The Muslim Brotherhood persistently describes itself as an organisation which wishes to effect change through peaceful means only, however many believe that this is not the case and that extreme violence is part of its ideology to promote Islam. Those Gulf States and others who have outlawed the organisation know very well that this is the case, however a number of countries, particularly in the West, have accepted the MB’s rhetoric of peace and in many cases, such as the US, the UK and Qatar have offered its members sanctuary and a platform to promote the groups malevolent message.

After the election of President Donald Trump the new Secretary of State, Rex Tillerson, stated that he intended to ‘upend the disastrous policy of support to the Muslim Brotherhood’ by the Obama administration. He described the MB as the ‘tip of the Sunni Islamic supremacist spear.’ 

The MB is perceived to have benefited significantly during Obama’s two terms in office. Secretary of State Tillerson has maintained his aims to reduce the growth of Islamic extremism and with the ongoing demise of Daesh he stated that it will now ‘allow us to increase our attention on other agents of radical Islam like al-Qaeda, the Muslim Brotherhood, and certain elements within Iran.’ The policy envisages a much harder line on Islamic extremism, which, if the policy is carried through, as one observer noted that, ‘the days of Islamist coddling will end.’

The MB always portrays itself as an organization which desires to effect change through peaceful means, however the deception of the MB has slowly been revealed to the US, initially by its Arab allies and more recently by a series of reports exposing its true intent. The group’s explanatory memorandum for North America produced in 1991 seeks the ‘destruction of Western civilization from within,’ a term also used is ‘civilization Jihad.’ The very fact that its ideological leaders, Hassan al-Banna and Sayyid Qutb, imbued the group with a totalitarian theological-political ideology fixated on spreading Sharia law over the world through means both violent and peaceful, reveals how the group could never achieve its aims without a recourse to violence.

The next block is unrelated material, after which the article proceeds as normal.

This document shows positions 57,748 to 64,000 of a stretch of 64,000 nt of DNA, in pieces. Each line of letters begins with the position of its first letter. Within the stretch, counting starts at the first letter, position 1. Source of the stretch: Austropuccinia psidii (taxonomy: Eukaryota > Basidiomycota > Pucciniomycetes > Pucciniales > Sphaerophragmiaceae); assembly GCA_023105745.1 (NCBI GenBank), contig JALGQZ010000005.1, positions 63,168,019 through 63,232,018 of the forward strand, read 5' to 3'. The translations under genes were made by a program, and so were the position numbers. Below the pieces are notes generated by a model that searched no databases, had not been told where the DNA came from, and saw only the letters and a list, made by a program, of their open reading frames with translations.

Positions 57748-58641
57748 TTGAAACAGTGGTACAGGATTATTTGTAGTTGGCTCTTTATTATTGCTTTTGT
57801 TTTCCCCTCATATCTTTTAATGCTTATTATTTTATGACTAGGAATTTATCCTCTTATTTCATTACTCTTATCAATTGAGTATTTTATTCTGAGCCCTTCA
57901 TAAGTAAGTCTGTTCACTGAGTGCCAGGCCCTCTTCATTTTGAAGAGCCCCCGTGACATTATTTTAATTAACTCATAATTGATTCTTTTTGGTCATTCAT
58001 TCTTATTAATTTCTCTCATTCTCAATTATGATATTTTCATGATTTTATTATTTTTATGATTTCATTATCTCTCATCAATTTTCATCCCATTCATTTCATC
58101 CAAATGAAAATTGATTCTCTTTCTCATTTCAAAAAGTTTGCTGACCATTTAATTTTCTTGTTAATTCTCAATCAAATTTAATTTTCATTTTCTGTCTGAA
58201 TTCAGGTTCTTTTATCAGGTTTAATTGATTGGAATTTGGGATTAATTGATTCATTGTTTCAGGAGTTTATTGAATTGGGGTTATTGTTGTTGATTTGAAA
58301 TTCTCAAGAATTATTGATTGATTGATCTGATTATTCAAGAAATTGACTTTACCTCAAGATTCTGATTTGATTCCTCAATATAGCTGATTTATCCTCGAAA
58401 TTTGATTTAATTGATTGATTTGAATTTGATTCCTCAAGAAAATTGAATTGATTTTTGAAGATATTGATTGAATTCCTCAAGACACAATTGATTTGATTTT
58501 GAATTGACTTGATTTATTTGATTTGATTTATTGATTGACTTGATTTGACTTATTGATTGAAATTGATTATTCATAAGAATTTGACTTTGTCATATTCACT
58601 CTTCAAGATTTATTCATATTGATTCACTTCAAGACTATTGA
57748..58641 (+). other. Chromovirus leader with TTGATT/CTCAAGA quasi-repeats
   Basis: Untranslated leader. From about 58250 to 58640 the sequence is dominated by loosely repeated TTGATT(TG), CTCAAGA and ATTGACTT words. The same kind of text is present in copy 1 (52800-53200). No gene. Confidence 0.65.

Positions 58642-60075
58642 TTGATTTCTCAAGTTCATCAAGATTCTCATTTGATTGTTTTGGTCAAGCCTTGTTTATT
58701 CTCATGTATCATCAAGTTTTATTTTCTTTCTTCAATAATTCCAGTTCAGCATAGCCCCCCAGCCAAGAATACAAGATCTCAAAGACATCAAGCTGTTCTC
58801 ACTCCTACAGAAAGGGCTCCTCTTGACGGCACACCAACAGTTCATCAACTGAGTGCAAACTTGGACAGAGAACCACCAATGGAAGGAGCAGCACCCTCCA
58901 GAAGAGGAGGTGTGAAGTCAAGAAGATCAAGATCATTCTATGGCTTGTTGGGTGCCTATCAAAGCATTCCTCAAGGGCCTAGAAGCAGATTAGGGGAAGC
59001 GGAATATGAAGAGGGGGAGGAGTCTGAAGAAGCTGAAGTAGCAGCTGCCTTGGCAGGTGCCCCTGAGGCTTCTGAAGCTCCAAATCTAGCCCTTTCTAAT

The chief counterterrorism adviser on the US National Security Council under Presidents Clinton and Bush told a Senate committee in 2003 that ‘the Muslim Brotherhood has provided the ideological model for almost all modern Sunni Islamic terrorist groups. Hamas, al-Qaeda and Palestinian Islamic Jihad were listed. 

Although the Brotherhood regularly distances itself from violence, its Palestinian affiliate, Hamas, is overtly violent and has been designated a terrorist organization by the US since 1997.

The Arab League Secretary General and former Egyptian Foreign Minister, Ahmed Aboul-Gheit, said in an interview before Mr Trump’s inauguration, ‘the Muslim Brotherhood is the legitimate parent of every violent movement in the region, historically.’ Many hard line Islamic extremist groups, such as al-Qaeda, have modelled their core existence on the MB, but have added extreme violence into their philosophies.

A note in Osama bin Laden’s recently released diary offers his praise for al-Jazeera, Qatar’s popular news-and-propaganda outlet, which some may view as him also praising Qatar’s overt support for the Muslim Brotherhood. Also in the diary, Bin Laden reflects on the Muslim Brotherhood and how it ‘influenced his view of the world and led him to commit his life to jihad.’ If the FBI’s ‘most wanted terrorist’ drew his inspiration from the ideology and history of the MB then why are so few nations listening to those whom have designated it as a terrorist organization?